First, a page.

Queen Mathilde paid a visit to the Food Bank of Liège on Thursday to learn more about how the coronavirus pandemic has affected the food supply for those in need and how it has affected Belgian food banks.
“The Queen wanted a panorama of food aid, of which we are one of the first links,” the Banque Alimentaire’s President, Bruno Nève, told reporters about her visit. “The food bank collects unsold items to give them to associations.
“There has been a net increase in demand, which is difficult to estimate because some have no longer come for fear of the coronavirus while new beneficiaries have arrived,” Nève continued. “However, we consider that demand is increasing between 15 and 30 per cent, and this continues.”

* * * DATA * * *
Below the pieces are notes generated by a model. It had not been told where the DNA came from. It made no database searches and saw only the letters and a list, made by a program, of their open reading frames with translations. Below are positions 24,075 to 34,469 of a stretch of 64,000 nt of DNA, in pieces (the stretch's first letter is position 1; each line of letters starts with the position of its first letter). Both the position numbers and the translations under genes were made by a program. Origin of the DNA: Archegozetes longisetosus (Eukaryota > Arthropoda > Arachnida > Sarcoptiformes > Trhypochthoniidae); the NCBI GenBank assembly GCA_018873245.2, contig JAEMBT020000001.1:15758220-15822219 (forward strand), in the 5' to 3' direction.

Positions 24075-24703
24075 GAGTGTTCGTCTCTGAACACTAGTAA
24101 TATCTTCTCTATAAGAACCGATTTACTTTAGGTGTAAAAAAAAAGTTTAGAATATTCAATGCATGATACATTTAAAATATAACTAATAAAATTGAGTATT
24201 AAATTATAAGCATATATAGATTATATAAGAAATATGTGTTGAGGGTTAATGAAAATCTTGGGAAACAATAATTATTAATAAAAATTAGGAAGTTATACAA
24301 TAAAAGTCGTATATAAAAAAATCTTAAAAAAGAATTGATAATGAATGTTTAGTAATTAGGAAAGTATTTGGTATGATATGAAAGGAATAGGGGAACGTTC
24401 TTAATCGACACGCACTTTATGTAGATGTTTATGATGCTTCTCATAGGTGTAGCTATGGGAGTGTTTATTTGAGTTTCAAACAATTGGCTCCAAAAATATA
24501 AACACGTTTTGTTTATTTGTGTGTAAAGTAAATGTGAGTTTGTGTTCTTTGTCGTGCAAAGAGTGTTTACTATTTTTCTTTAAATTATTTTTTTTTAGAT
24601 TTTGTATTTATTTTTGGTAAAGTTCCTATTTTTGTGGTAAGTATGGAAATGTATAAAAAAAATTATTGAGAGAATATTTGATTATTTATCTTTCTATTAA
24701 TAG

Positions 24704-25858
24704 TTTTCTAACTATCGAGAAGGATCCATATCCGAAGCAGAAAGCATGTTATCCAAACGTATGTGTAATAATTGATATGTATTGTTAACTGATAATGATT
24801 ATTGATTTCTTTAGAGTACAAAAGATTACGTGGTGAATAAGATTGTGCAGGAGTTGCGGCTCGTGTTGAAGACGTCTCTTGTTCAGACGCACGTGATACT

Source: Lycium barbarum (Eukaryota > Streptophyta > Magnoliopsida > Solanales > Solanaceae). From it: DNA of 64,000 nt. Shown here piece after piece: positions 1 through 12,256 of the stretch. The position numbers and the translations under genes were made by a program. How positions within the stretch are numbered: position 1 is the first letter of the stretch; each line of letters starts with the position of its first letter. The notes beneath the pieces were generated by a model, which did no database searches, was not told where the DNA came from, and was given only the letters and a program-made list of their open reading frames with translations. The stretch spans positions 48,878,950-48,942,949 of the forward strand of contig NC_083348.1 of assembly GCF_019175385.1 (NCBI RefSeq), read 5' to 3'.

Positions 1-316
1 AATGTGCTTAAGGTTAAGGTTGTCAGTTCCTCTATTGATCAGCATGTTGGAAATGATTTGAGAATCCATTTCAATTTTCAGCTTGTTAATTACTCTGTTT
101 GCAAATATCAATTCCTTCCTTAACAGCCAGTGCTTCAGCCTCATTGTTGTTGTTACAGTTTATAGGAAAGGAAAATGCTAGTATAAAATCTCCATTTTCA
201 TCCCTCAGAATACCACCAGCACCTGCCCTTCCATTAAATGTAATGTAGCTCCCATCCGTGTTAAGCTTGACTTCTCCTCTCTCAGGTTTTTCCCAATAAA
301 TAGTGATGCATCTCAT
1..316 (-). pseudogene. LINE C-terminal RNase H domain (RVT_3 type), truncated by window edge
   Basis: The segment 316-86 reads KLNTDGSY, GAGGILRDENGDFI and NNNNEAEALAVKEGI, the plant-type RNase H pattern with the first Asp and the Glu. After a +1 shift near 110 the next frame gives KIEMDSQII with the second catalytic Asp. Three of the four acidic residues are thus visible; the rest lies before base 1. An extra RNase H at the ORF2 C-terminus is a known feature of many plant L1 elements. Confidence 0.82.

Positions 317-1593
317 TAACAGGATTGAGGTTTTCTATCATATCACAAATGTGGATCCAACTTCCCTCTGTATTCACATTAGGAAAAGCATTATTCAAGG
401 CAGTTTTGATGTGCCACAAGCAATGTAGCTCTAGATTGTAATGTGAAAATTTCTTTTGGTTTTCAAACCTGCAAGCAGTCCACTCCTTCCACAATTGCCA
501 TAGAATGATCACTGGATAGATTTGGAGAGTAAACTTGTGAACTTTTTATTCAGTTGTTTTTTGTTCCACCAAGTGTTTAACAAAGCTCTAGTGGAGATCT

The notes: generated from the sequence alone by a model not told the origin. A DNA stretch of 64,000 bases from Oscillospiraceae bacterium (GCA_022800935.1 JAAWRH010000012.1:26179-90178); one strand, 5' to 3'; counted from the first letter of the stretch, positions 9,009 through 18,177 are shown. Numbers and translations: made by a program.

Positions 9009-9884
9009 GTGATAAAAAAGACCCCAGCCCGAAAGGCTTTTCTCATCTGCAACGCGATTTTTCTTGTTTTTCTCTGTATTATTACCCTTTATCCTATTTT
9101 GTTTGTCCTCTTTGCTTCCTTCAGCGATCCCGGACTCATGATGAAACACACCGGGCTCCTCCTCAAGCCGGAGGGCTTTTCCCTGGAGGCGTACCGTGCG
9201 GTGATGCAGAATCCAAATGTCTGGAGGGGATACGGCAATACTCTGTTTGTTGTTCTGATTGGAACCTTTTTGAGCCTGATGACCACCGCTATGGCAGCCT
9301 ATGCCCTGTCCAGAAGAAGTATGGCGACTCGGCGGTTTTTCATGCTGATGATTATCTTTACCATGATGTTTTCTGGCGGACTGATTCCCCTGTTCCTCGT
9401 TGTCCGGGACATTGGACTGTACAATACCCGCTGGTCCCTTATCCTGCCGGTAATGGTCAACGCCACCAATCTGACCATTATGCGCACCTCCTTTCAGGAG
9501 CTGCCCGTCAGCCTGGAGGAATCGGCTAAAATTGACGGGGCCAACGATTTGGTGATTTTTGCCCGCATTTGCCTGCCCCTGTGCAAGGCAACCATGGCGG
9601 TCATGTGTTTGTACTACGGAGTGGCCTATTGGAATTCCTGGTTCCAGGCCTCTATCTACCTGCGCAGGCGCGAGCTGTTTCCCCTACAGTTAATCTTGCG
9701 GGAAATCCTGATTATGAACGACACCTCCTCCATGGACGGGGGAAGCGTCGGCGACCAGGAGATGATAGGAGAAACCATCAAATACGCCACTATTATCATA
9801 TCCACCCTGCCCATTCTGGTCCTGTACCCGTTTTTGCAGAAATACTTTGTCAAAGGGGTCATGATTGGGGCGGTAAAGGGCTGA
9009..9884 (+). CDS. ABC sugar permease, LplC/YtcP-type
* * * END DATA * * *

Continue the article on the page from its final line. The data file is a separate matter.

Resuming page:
During her visit, Queen Mathilde toured the facilities and met with representatives to discuss the social impacts of the coronavirus and how it has affected food supply and donations.
Nève said that The Queen’s visit “gives us pleasure because it shows her interest in food aid as such, which is sometimes considered as something degrading, of another age or paternalistic. It is sometimes said that food aid should be replaced by cheques to give money rather than food. But this is to forget that food aid allows people to talk to people, to get into their home problems. A cheque will never replace human contact.
“Food aid is the gateway to ending loneliness.”
Following her visit to the Food Bank of Liège, Queen Mathilde visited Accueil et Partage, a charitable organisation that works to combat hunger and social exclusion in Bas-Ougrée and Seraing.
The charity works with the Food Bank of Liège to get food and then packages and delivers them to the vulnerable population in the area. It is another way for food aid to help with curbing loneliness and ensuring human contact.